How to Save Costs on Your Rental Company

How to Save Costs on Your Rental Company

The goal of any rental property business is to generate enough profit to make the venture a full-time gig. However, most rental companies experience a lot of ebb and flow in their margins, so you’ll need careful financial planning to ensure you save enough to achieve your goals.

The following money-saving tips will help you expand your business and make a sustainable income.

Get Home & Contents Insurance

It’s tempting to avoid paying into insurance because there’s an assumption that you’ll save more money that way. However, comparing home insurance at iSelect is one of the biggest money-saving techniques you could ever use when renting out to tenants.

Landlord insurance covers damage from weather, fire, theft, and damage, potentially saving you thousands.

Tax Advantage of Tax Write-Offs

A money-saving tip that comes at the end of the year comes in the form of tax deductions. Not utilizing these tax write-offs could be a big mistake because you could save significantly on:

  • Repairs and Maintenance
  • Professional or Legal Services
  • All Insurance Types
  • Property Depreciation
  • Interest Percentages
  • Employees and Contractors
  • Pass-Through Tax Deductions
  • Personal Property 
  • Home Office Allowances
  • Travel Expenses

The included tax deductions don’t even scratch the surface of what you could potentially write off, but you should hire an accountant that can ensure you maximize your deductions.

Shop Around for the Right Mortgage

The right mortgage can make a huge difference in how much you spend over the course of the property’s term. Typically, interest rates are higher in an investment company as opposed to a personal home, so you need to shop for the best deal possible.

If you’re in a fixed-term mortgage with a high rate, consider refinancing to lower your monthly payments significantly.

Regularly Schedule and Perform Maintenance

Performing maintenance and repairs is a necessary part of owning a rental building. Never wait until a part of your building breaks down, or you’ll have to shell out hundreds or even thousands of dollars to replace parts or an entire unit.

If your tenants are constantly contacting you over maintenance issues, you’ll eventually have a most costly problem on your hands: empty units.

As part of your regular maintenance routine, make sure you do the following:

  • Check for faulty pipes, water leaks, or a lack of water pressure
  • Regularly schedule a pest control company to avoid rapid infestation
  • Ensure all emergency equipment is operational
  • Change your air filters and maintain your HVAC equipment

If your building offers other amenities, like a pool or exercise room, you’ll also need to perform regular maintenance on them, as well. Use your best judgment for what types of maintenance you need to complete daily, weekly, and monthly to keep you and your tenants happy.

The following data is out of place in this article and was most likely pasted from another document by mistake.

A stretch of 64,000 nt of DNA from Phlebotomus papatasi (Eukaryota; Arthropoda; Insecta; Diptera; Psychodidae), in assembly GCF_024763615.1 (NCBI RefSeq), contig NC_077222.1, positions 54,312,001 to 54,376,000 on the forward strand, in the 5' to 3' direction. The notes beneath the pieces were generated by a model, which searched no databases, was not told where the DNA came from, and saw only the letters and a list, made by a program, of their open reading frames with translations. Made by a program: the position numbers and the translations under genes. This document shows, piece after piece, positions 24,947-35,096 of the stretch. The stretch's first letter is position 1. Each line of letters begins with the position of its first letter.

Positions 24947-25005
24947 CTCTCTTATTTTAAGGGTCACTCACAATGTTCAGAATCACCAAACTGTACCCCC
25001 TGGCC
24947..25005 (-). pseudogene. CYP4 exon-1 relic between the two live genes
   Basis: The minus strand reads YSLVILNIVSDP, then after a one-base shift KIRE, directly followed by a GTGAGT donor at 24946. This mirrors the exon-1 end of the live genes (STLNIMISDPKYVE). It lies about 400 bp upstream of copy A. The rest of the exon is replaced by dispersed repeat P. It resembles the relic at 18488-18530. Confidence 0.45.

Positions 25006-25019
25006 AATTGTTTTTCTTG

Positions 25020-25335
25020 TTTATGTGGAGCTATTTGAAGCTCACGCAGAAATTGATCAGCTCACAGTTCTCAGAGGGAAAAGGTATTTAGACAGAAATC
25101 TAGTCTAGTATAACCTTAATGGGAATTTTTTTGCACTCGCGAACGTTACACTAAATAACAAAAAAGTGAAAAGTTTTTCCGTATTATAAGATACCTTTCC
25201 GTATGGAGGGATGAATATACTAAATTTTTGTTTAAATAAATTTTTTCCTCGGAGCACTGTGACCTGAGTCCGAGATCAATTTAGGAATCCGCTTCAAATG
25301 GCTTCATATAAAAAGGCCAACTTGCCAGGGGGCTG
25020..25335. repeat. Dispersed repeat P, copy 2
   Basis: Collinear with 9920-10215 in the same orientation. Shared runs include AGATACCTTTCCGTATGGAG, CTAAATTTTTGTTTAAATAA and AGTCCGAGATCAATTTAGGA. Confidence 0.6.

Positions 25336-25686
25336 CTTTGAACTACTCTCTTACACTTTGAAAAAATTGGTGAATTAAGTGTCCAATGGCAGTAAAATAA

Screen Tenants Thoroughly

The wrong tenant could cost you an arm and a leg in rental fees or unit destruction, so it’s essential to keep troublesome tenants at bay. At the same time, owners can’t dismiss or judge people based on the laws outlined in the Fair Housing Act, as that could be an especially costly move.

Always be careful with what you say or how you act around all of your potential tenants.

To be safe, keep screening limited to raw data and references because those are what truly determine who will be a good tenant. Things like creditworthiness, criminal background, prior rental history, and income verification can expertly determine who will pay their bills on time.

However, it always helps to get a previous landlord reference for tenants you’re unsure of.

Treat Your Tenants Respectfully

Landlords have a bad reputation for being money-grubbing, lazy, and ungrateful. At the same time, many landlords feel the same way about tenants, and neither group has this bias without reason.

There are a lot of bad tenants and landlords out there, but if the landlord goes into the relationship with positivity, your tenants will follow. Plus, they’re less likely to rent elsewhere.

A bad first impression is hard to shake, so do the following to keep your tenants happy:

  • Listen to their complaints and try to form a solution
  • Always adhere to rental laws within your state
  • Regularly evaluate rental rates to ensure they’re fair
  • Hire a professional property manager that oversees the unit
  • Offer incentives for early payments, like rent off
  • Be transparent, professional, and respond quickly
  • Express your appreciation frequently 

Your tenants want to be respected, just like you. A tenant that respects you is less likely to damage your property or skip a rental payment as they won’t see you as a priority.

 

 

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